Kenna, Michael

English (1953-)

A photography career was, in some part, a form of rebellion for Michael Kenna (1953). Sprung from an industrial, working class background, art was both a means of personal expression and a way to make money other than physical labor. Kenna studied painting at the Banbury School of Art, but soon realized that painting would never provide a solid financial base, so he took up photography – commercial and advertising. An admirer of Bill Brandt and Eugene Atget, even Kenna’s utilitarian shots had a surreal, dream-like quality to them, and it wasn’t long before he was pursuing art photography as well.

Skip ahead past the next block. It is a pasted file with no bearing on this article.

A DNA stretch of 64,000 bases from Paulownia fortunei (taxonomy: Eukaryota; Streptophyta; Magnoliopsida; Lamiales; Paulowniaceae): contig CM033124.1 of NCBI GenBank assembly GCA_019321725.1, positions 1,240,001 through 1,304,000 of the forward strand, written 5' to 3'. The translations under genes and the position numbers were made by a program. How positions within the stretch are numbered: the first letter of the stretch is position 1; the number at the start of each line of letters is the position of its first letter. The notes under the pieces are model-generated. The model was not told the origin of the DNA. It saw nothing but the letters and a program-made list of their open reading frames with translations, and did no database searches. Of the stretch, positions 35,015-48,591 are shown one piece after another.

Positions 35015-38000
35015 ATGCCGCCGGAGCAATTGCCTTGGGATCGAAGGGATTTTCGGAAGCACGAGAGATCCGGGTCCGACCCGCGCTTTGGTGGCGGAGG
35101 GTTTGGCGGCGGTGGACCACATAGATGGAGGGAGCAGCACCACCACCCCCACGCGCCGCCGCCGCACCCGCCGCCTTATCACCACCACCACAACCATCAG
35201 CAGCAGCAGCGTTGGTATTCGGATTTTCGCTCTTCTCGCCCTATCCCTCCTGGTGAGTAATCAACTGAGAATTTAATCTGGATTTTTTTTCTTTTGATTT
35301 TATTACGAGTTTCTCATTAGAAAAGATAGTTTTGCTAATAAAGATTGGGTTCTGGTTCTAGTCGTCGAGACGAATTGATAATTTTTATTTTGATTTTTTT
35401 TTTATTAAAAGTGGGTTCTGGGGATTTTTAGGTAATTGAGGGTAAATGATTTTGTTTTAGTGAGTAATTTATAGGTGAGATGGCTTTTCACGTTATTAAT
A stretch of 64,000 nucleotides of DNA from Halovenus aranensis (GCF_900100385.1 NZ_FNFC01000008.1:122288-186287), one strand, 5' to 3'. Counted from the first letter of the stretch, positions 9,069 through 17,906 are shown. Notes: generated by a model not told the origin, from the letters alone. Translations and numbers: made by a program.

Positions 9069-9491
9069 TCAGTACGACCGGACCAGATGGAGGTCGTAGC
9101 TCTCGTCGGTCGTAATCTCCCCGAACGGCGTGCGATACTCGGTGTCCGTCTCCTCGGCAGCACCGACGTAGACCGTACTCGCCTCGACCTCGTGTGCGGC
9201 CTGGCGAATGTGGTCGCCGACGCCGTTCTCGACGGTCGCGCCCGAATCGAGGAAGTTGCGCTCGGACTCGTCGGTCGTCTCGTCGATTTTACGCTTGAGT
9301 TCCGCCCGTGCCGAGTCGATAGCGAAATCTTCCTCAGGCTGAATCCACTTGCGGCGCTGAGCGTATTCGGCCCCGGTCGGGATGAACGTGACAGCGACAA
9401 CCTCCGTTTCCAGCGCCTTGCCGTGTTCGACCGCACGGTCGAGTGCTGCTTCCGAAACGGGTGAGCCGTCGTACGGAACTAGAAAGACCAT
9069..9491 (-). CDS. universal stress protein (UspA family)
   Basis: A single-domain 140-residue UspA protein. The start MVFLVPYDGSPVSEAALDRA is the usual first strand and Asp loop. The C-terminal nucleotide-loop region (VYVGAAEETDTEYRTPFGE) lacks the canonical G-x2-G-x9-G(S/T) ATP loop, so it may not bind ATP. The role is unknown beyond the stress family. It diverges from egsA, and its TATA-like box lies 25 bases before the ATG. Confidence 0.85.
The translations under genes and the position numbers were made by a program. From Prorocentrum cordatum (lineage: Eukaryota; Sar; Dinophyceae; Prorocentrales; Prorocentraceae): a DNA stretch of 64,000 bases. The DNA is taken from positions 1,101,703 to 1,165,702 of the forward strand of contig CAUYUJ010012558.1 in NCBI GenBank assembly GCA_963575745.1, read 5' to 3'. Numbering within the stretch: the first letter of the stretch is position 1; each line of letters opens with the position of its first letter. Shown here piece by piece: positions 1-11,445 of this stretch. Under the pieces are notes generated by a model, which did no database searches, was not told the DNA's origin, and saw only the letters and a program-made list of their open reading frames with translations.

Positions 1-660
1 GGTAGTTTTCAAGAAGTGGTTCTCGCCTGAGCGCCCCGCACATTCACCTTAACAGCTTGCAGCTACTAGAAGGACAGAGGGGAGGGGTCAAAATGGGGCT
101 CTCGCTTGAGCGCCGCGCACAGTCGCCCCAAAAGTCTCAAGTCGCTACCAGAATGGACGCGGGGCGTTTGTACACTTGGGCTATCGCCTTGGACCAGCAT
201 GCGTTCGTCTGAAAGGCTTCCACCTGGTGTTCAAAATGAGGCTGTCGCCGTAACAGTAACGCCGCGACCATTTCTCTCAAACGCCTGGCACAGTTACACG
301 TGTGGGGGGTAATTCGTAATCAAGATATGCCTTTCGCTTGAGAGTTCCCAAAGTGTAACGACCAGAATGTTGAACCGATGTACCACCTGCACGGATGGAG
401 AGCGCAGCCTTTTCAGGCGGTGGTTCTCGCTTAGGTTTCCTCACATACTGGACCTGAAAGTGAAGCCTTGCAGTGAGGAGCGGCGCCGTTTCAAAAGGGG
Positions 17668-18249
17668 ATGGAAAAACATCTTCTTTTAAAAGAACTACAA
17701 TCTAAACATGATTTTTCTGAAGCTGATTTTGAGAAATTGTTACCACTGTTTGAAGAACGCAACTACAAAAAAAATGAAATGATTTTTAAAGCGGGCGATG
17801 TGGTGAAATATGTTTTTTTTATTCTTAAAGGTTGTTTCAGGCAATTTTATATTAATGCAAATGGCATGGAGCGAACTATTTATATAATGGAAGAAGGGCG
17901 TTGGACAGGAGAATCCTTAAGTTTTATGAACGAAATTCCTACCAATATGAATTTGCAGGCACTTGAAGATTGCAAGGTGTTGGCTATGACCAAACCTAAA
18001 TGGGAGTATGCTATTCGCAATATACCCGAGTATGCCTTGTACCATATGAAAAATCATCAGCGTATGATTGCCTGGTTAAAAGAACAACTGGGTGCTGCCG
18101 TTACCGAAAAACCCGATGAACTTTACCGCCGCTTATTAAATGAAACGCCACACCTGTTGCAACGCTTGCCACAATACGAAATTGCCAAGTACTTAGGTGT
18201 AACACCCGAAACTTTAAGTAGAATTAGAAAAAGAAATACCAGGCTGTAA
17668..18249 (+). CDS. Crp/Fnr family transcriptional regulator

Kenna’s work in this arena belies his background as well. He is best known for black and white landscapes photos that transform the natural world into a magical place by capturing natural light at dawn or night, using ten-hour exposures. Kenna’s affinity for shooting in the dark stems from its affect on him: because he is photographing what is often impossible to see, Kenna finds himself slowing down, becoming more attuned to the sounds and smells around him. Hidden relationships between man-made structures and the natural world reveal themselves slowly – and allow Kenna to capture images he might be too distracted to notice during the day.